By Chaia Heller: “The aim here is to address two problems emerging amidst the current war, challenging the left to present a principled response to both the dynamics of authoritarianism and rising anti-Jewish racism.”
Mason Herson-Hord explains the unfolding genocide against Palestinians in Gaza through the history of Israel’s radical right’s ascension to power.
“Over the course of these decades, there was a resulting shift in Israeli political consciousness where the historical necessity of the Nakba for the creation of the Jewish state transitioned from a truth to be masked or denied to one to be embraced and carried forward into Israel’s expansionist future.”
In late October, Kali Akuno and Michelle Eddleman McCormick held an important conversation about preparing for climate disaster as it outpaces all of our models. They focused on the devastating floods that hit Central Vermont this summer, despite Vermont’s projections to be among the most climate stable regions of the US. Video to be posted soon on the ISE’s YouTube channel.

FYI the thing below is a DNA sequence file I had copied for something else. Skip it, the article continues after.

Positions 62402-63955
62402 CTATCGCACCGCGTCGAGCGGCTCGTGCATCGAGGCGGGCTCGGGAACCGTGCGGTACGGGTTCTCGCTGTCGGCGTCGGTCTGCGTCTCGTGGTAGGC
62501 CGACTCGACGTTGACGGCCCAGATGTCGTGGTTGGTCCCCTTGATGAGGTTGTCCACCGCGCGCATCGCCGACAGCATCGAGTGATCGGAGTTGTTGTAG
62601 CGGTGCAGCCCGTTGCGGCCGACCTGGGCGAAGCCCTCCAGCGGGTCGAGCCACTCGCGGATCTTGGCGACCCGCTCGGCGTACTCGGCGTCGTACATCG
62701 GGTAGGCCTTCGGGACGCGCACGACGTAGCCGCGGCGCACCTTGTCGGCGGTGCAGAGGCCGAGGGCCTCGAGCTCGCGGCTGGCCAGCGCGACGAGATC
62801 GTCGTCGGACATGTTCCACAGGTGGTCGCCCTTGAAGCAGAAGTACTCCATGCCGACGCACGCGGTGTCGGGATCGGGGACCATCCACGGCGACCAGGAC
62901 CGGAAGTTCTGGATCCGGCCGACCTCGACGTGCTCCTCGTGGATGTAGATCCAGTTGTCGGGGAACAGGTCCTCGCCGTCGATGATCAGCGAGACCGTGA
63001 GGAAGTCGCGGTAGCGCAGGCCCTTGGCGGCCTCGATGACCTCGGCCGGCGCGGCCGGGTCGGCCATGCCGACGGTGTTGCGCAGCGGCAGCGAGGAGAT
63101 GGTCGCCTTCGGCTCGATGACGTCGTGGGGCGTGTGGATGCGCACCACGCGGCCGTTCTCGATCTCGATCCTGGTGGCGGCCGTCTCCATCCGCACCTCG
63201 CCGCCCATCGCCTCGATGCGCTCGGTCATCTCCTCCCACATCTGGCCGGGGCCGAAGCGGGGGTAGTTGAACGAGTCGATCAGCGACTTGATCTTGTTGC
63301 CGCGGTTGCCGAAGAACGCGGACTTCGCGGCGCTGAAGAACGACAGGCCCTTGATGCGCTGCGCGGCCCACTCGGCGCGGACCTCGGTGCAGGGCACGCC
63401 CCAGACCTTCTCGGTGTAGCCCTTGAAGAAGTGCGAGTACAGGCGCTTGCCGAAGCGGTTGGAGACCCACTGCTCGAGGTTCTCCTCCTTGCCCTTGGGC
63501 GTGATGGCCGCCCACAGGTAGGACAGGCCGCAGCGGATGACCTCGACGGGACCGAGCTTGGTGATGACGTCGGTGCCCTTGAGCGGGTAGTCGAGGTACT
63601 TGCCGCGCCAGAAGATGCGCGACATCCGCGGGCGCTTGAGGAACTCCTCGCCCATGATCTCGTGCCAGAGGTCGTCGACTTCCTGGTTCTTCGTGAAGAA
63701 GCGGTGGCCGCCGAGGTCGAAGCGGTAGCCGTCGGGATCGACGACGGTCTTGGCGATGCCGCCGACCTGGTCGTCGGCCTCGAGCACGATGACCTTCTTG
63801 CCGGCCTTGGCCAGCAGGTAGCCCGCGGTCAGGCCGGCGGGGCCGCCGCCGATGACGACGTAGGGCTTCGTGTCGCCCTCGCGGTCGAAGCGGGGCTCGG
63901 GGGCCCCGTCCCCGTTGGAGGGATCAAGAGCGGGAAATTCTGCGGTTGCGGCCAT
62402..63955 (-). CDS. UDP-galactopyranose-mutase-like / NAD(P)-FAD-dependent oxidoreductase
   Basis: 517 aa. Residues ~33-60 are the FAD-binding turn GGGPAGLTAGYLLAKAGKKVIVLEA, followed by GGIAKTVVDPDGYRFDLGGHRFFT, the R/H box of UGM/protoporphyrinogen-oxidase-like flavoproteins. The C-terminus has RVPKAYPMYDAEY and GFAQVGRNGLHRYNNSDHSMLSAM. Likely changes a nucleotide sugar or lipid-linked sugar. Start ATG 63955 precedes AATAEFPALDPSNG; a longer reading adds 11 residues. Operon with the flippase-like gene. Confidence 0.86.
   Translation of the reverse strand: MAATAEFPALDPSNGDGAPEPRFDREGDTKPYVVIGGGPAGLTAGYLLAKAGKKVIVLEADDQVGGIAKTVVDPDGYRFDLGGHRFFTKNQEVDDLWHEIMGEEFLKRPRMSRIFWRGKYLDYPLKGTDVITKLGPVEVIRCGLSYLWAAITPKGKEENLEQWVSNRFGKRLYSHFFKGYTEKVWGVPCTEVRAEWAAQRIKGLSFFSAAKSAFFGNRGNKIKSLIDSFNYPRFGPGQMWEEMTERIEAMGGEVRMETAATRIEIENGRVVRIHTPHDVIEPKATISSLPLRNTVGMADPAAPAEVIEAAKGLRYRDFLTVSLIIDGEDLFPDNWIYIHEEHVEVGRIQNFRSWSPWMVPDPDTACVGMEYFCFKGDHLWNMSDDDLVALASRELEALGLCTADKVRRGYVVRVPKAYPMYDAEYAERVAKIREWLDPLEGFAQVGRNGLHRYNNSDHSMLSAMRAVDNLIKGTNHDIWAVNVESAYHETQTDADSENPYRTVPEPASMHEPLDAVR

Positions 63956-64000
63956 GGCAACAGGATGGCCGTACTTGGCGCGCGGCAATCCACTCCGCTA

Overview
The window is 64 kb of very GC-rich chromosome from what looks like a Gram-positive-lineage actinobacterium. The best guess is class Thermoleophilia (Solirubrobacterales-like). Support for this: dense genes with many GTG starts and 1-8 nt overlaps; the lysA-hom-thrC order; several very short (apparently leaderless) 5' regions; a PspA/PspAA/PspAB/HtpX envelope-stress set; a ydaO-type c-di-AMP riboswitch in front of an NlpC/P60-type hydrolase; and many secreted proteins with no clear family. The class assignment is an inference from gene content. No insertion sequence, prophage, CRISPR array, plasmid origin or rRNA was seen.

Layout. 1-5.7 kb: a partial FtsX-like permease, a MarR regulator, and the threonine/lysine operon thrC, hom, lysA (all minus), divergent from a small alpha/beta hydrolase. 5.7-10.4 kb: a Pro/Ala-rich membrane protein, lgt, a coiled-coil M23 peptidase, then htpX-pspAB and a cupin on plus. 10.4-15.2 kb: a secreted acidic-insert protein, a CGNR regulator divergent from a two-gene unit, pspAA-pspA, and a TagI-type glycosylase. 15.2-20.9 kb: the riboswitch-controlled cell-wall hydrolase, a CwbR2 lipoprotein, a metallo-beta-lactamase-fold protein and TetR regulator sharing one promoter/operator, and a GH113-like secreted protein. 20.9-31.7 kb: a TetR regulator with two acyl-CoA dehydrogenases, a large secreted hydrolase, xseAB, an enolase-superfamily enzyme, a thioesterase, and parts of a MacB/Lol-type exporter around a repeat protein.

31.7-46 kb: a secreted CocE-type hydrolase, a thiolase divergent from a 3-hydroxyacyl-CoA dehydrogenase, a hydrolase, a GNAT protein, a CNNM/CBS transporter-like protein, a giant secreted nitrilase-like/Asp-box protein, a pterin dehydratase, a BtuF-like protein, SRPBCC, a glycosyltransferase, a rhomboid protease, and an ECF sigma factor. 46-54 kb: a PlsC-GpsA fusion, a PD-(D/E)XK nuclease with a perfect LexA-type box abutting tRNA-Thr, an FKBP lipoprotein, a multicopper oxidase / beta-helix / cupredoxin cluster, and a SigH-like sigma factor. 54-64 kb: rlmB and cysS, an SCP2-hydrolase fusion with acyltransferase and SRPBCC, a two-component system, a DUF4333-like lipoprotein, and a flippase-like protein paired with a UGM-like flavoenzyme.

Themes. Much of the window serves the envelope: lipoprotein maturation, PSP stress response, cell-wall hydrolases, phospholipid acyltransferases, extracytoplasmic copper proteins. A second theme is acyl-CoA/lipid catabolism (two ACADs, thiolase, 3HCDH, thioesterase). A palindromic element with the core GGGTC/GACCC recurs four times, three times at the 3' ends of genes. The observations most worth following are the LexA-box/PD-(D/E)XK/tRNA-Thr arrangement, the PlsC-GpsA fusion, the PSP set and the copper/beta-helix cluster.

Harbinger: A Journal of Social Ecology is now accepting submissions for issue 3 on the theme of “Heresies and Sacred Cows.”
The 2023 “Challenging Capitalist Modernity” conference in Hamburg brought together over a thousand activists and academics from all over the world for three days of utopian discourse.
Our summer intensive, “All Power to the People!: Social Ecology and the Black Radical Tradition” in Detroit, was hosted with the James and Grace Lee Boggs Center.
“There have been significant links between environmentalism and Right-wing politics for more than a century,” Staudenmaier writes in his new book Ecology Contested: Environmental Politics Between Left and Right. “Knowingly or not, the perpetrators of the Christchurch and El Paso massacres continued that tradition.”
A 1971 pamphlet, popular during the early years of the ISE, sparked a statewide conversation about absentee ownership and neo-colonialism in Vermont.
After two years of pandemic delay, we’re very excited to announce that the new issue of Harbinger: a Journal of Social Ecology has now been released. The issue features nine timely contributions, all exploring social ecological perspectives on race, racism, and colonialism.